Demystifying Decentralization

Matt Snow
Matt Snow
Apr 13, 2020 · 8 min read

How Haseeb Qureshi is Challenging the Narrative on Decentralization

Source: Evan Andrews/CoinMonks

Outside of the word “blockchain” itself, the word that has probably witnessed the most inflation (in terms of eroding the value of its definition) within the blockchain sector may well be “decentralization.” Putting my neck out here for a minute — albeit much less so than Haseeb has— it is important to objectively question our own narratives and beliefs in the search for truth and with the objective of properly directing the energy/talent in the cryptocurrency and broader blockchain industry (coming from an outsider but avid proponent and user). This is very much so in line with the spirit of Bedrock Capital’s “narrative violations” thesis.

In this article, I will be breaking down some of the key concepts from Haseeb Qureshi’s piece in Unchained Capital titled “Why Decentralization Isn’t as Important as You Think,” which can be found here:

Decentralization as a Means To An End

Let me ask you this: why did Satoshi choose to make Bitcoin decentralized?Actually, it’s a trick question. Satoshi didn’t have a choice. Bitcoin had to be decentralized, or else it wouldn’t have worked. Before Bitcoin, every previous attempt to create Internet-native money either went bankrupt or was forcibly shut down by the government (see DigiCash, E-gold, or Liberty Reserve).

As Haseeb explains, decentralization in the case of Bitcoin — the most prominent and arguably most important cryptocurrency — was simply a means to the end of dethroning the currency from the state. Decentralization was not directly a critical piece of the network’s architecture.

Source: MIT Tech Review

Bitcoin Thought Experiment

Haseeb proposes an interesting thought experiment around Bitcoin — imaging a parallel universe in which everything about Bitcoin was the same (in terms of software, the appearance of UTXOs, the specific lines of code) but without a decentralized network or consensus. In this universe, Bitcoin would rely on one big centralized database.

He proceeds to explain that in terms of functionality, from a user experience (UX) perspective, nothing about the network would be too different. The supply cap of 21 million Bitcoins would still make Bitcoin an extreme form of hard money. The only weakness would be that the centralized miner could be shut down by a government. As he explains further:

Satoshi made Bitcoin decentralized to solve a specific problem: that previous forms of Internet money kept getting shut down. A decentralized form of money is resilient to insolvency, attack, or censorship. But decentralization wasn’t itself the point. It was just a means to an end. The point was to make a form of Internet money that worked! To Satoshi, decentralization was valuable insofar as it mitigated some other fundamental risk: censorship, platform security, corruption, etc. It’s the properties decentralization gives us that we care about, not decentralization itself.

That last line is the real kicker. The point is not to disparage the benefits from Bitcoin’s decentralized structure, but to be critically honest about the relative value of a network’s sub-properties. In the case of Bitcoin, Haseeb’s logic is perfectly clear — it is the means to an ends not the end in itself.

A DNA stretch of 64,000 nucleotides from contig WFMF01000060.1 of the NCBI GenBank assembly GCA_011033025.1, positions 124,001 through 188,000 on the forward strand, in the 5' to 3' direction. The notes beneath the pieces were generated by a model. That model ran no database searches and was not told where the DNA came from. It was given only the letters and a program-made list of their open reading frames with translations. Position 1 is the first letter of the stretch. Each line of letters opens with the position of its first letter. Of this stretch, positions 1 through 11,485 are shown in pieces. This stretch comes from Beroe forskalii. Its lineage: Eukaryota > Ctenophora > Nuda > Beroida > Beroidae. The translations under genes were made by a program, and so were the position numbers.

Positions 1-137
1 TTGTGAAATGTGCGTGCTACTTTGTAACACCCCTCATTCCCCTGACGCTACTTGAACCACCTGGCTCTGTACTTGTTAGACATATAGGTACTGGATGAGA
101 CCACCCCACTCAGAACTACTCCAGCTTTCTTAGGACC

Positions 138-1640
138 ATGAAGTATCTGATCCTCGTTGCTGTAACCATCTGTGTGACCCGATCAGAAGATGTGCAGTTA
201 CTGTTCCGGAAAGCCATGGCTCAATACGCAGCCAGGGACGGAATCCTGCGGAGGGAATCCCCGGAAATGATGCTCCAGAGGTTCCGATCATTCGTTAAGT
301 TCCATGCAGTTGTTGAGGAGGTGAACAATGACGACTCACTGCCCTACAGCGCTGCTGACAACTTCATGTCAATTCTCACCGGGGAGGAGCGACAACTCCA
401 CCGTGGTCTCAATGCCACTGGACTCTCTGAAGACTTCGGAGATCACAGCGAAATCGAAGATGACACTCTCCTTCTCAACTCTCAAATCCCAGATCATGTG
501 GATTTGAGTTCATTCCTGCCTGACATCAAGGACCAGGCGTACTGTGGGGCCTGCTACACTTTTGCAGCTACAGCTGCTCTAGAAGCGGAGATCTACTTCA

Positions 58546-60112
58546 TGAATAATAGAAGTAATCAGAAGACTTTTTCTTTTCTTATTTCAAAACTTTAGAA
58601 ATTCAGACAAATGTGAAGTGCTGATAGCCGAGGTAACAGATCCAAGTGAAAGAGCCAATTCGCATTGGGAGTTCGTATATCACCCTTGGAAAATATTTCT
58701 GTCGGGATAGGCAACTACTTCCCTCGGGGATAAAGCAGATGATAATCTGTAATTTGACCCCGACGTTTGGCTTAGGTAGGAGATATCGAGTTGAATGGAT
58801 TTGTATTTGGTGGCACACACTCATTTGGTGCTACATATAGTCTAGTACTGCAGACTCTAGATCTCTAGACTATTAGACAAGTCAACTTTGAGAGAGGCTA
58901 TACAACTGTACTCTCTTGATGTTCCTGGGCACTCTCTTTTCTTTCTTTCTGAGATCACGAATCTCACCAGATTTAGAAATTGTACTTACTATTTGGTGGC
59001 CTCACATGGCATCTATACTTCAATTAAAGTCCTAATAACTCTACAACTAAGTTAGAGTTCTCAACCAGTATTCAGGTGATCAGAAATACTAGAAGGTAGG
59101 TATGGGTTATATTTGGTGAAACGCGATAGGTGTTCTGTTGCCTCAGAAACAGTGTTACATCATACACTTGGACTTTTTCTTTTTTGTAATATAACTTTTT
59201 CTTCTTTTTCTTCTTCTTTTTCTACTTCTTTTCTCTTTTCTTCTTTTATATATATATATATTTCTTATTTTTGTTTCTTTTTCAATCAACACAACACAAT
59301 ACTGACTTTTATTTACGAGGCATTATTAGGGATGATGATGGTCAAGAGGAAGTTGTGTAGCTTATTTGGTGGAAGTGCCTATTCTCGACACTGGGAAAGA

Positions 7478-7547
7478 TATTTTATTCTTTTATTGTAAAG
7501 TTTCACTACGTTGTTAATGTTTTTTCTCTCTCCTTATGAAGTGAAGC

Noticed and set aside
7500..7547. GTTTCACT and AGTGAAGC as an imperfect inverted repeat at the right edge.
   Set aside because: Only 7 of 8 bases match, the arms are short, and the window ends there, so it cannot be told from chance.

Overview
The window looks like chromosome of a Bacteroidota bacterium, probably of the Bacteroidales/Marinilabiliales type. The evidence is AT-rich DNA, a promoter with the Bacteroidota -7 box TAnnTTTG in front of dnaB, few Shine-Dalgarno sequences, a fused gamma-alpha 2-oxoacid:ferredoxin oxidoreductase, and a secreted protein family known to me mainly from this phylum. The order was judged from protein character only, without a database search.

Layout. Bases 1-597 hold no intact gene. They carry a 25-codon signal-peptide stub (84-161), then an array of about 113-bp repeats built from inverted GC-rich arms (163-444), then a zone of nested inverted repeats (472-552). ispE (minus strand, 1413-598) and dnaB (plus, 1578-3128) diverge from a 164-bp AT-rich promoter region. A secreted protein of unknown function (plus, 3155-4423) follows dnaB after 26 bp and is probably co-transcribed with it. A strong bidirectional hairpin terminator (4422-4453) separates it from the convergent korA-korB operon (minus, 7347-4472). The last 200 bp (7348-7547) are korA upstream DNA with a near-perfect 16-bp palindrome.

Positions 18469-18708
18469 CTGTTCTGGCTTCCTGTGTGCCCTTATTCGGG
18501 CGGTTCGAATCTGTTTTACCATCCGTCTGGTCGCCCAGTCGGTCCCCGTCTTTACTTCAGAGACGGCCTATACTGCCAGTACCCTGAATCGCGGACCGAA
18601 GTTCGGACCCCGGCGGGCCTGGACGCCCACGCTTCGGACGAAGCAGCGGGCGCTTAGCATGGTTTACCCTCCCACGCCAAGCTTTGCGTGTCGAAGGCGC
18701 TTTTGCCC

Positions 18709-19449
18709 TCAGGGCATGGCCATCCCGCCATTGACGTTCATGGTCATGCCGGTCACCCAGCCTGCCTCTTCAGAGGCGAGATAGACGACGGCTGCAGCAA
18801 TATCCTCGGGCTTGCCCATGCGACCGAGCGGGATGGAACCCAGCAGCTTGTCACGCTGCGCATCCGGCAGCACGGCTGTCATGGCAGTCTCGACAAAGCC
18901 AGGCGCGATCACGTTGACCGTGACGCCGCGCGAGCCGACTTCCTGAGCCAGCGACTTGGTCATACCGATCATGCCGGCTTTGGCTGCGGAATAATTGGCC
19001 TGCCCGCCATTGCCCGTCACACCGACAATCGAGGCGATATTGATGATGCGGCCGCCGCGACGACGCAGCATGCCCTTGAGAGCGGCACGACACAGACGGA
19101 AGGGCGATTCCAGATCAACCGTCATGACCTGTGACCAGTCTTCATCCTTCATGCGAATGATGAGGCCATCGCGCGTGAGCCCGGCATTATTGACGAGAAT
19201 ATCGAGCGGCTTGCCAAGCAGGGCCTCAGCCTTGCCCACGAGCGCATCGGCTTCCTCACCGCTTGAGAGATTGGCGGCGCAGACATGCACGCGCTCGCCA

“The Decentralized Version of X”

A Bad Pitch

In the venture capital world, many VCs like to joke about hearing pitches of companies that claim to be “The Uber of X” which can be an indication that the VC’s time could be better spent doing literally anything besides hearing the pitch.

As a crypto/blockchain focused VC at Dragonfly Capital, Haseeb explains that the newest iteration of this fiasco is hearing pitches that strive to be the “Decentralized Version of X,” indicating that founders do not understand the lack of underlying network value derived from decentralization itself (a “first order consequence”) versus the indirect benefits of a decentralized network (a “second order consequence”). Haseeb explains this further through an analytical framework credited to Nathan Wilcox and Tony Sheng.

The “Decentralization Matrix”

Source: Haseeb Qureshi

Haseeb explains that decentralization is in the lower-right quadrant, as a both global and emergent property.

[Lower right quadrant properties] are the most insidious properties; they apply to everyone, but nobody experiences them directly

Bitcoin’s decentralized network does in fact apply to everyone — it has real world consequences for merchants, savers, investors, and other users of the Bitcoin ecosystem — but it cannot be felt directly. You cannot buy or spend Bitcoin and say “that felt decentralized,” which again goes back to the Bitcoin thought experiment mentioned earlier.

Decentralization and DeFi

Source: theblockcrypto

There are many implications of the over-hyped nature of decentralization within the cryptocurrency (and broader blockchain) sector. Haseeb dedicates much of the article to exploring this, but one particularly striking example is in Decentralized Finance (or “DeFi”). DeFi has received increasing amounts of focus, developer talent, and venture dollars in past few years.

At the core of DeFi is the use of decentralized apps (dApps) to create an open financial infrastructure, primarily for the use of smart contracts, which (in the simplest terms possible) are automated contracts that can execute if/then functions without requiring a trusted third party. However, as Haseeb explains from the many illusions of value derived from decentralization, this whole “movement” may be relying on fundamentally flawed underlying assumptions.